More MS news articles for December 2000

Multiple Sclerosis Virus Link

More Evidence for Herpesvirus and MS Association

http://more.abcnews.go.com/sections/living/secondopinion/secondopinion.html
 
Commentary
By Nicholas Regush

Dec. 6 ó Turf-protecting scientists studying multiple sclerosis and their funding agencies badly need a wake-up call.

All they have to do is reach out and pick up the Journal of Clinical and Infectious Diseases, which published important research in October revealing that a human herpes virus known as HHV-6 likely plays a major role in MS.
HHV-6 in MS Patients

Milwaukee scientists Konnie Knox and Donald Carrigan at the Institute for Viral Pathogeneis have been steadily building evidence in recent years for the importance of HHV-6 in MS. They and several colleagues have now revealed that the virus is active in most MS patients in such regions as the central nervous system, lymph nodes and blood flow near the surface of the body.

It appears that active HHV-6 infection does not occur in normal control patients.

Americans have, on average, about a one in a thousand chance of developing MS. At least 300,000 are affected, two-thirds of them women between the ages of 20 and 40. Symptoms include muscle weakness and vision problems that can erupt periodically.

Patients typically endure varying cycles of attacks and remissions. Most patients will develop a progressive disease, some ending up in wheelchairs.

MS most often wears away at myelin, the sheaths that protect the nerves in the brain and spinal cord, leaving lesions. The naked axons, the cylindrical extensions of nerves, become incapable of sending the types of messages required to properly control movements, speech and a wide range of bodily functions.

MS Symptom in Infected Cells

One highly significant feature of the latest research is the finding that ďa strong and close relationship was observed between the presence of cells actively infected with HHV-6 and active demyelination.Ē In other words, the virus is active at the scene of the crime.

Knox and Carrigan and their colleagues at St. Lukeís Medical Center in Kansas City, Mo., and the Armed Forces Institute of Pathology in Washington D.C. also report that there is growing evidence that antiviral drugs could suppress an active HHV-6 infection and help control MS symptoms.

So why havenít we heard more about this in the mass media, especially since MS has long been associated, at least theoretically, with some viral trigger? Thatís because many medical reporters tend to focus their reporting on the mainstream MS scientists, particularly neurologists who have neglected the possible role of HHV-6 in the disease. I mean, why should the neurologists condescend to read the latest from virology?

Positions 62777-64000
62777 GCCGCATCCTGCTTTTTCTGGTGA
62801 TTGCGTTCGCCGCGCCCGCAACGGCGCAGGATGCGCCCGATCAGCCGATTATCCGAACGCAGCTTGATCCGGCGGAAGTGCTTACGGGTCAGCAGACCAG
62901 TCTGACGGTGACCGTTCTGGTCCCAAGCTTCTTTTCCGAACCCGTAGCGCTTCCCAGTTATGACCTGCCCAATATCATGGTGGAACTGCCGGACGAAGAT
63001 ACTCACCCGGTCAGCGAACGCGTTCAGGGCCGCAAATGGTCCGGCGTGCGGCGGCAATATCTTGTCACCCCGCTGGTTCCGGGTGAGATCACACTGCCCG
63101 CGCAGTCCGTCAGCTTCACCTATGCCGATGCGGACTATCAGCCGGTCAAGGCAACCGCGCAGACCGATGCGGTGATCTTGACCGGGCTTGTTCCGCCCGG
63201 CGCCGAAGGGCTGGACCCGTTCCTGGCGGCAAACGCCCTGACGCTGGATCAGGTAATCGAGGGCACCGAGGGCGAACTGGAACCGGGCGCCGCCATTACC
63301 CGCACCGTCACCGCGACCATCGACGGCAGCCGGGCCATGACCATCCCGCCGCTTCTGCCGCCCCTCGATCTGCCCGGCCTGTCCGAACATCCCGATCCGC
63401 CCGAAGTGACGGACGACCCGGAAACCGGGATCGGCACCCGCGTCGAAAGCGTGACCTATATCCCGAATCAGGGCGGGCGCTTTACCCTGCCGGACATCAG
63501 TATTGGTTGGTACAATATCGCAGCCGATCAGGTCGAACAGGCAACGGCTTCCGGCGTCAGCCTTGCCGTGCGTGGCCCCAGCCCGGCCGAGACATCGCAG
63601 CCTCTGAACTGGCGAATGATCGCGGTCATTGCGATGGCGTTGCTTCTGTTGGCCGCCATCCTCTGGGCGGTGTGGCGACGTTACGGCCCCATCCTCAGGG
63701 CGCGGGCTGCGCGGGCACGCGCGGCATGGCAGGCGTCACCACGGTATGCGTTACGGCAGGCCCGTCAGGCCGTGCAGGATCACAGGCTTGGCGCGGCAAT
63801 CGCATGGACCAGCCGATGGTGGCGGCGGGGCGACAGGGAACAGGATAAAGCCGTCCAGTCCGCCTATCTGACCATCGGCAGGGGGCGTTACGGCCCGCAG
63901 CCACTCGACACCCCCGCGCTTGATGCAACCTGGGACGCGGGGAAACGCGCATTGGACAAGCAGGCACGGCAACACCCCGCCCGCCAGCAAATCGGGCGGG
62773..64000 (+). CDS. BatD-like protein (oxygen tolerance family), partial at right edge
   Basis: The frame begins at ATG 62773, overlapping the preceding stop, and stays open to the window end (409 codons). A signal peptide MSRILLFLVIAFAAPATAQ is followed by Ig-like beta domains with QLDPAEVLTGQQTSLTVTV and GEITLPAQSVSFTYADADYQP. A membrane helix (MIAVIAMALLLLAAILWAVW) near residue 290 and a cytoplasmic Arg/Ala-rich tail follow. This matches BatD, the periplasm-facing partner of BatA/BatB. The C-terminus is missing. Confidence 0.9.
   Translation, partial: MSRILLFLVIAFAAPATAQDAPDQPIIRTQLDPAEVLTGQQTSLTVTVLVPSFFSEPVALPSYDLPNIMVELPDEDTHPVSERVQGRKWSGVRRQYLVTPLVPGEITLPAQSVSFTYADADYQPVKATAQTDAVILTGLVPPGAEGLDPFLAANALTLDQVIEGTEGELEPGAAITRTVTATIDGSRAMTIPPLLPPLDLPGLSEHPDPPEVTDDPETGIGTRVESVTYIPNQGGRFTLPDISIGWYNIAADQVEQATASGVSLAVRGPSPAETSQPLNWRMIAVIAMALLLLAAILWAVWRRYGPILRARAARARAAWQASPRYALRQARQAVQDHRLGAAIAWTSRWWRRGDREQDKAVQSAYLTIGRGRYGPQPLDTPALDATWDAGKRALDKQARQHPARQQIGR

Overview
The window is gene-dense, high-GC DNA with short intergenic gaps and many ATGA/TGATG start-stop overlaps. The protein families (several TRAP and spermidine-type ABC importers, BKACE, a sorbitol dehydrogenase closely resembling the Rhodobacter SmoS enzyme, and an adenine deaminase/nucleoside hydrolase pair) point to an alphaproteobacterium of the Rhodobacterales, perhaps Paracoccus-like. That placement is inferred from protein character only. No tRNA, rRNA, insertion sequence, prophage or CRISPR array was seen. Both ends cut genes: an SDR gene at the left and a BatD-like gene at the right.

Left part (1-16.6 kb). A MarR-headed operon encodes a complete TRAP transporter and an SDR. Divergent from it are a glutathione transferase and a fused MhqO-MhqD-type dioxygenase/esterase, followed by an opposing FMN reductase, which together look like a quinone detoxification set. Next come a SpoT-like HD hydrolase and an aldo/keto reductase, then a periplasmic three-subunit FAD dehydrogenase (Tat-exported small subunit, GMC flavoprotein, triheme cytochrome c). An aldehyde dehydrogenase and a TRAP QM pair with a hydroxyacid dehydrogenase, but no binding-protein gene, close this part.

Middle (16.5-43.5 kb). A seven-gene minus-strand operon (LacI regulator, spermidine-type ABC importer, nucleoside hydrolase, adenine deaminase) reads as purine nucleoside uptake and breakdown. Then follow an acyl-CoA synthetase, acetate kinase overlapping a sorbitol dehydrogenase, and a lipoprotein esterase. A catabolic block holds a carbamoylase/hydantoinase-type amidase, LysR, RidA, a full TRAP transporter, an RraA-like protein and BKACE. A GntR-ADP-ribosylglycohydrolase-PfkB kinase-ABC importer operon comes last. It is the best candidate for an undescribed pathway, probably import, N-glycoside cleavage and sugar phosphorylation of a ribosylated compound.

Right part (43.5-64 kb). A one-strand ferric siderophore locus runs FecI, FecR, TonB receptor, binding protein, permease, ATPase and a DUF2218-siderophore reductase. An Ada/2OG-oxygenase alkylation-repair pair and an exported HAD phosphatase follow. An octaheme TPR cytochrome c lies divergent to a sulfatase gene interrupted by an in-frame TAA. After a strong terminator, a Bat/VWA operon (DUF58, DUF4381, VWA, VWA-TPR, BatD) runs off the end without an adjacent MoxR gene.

Considering that Knox and Carrigan have published numerous papers in major science journals, detailing how HHV-6 can dramatically affect both the central nervous and immune systems, why only dribs and drabs of money flowing to these and other researchers who have been tracking the virus?

Viral View is Anti-Establishment

While Knox and Carrigan have received research funding from the National Multiple Sclerosis Society, they have basically gotten zippo from the federal government. So much for all those long hours writing grant proposals.

Ah, the wonders of turf protection in science. Government bodies shelling out money for research are essentially inbred networks of little monopolies. Why back innovation? Let those mavericks first pay some dues and go begging for private dollars.

In the MS field, for example, the theory that holds sway is that the bodyís own immune system mounts an attack against myelin.

While it is crucial to thoroughly walk this track, how about focusing more attention on the possible trigger such as HHV-6, which Knox and Carrigan suggest is intimately involved in a complex manner in helping to provoke the immune system to begin attacking the myelin.

Virus is Trigger

It only makes sense that there is a trigger. Unless you are foolish enough to argue that evolution has somehow enabled the immune system to go haywire on its own.

In their modeling of how HHV-6 might help trigger MS, Knox and Carrigan suggest, for instance, that the virus not only begins to destroy myelin but its viral proteins reacting with components of the myelin may help induce the immune system to attack.

A lot of research must be done to nail this one down, but it is not going to happen without major government funding.

The MS field continues to pump most of its resources into understanding the nature of the immune system attack without thinking twice about HHV-6. This is deplorable.

And even though the National Multiple Sclerosis Society has been funding Knox and Carrigan, it essentially amounts to a piffle. It also needs a wake-up call.

Nicholas Regush produces medical features for ABCNEWS. In his weekly column, published Mondays, he looks at medical trouble spots, heralds innovative achievements and analyzes health trends that may greatly influence our lives. His latest book is The Virus Within.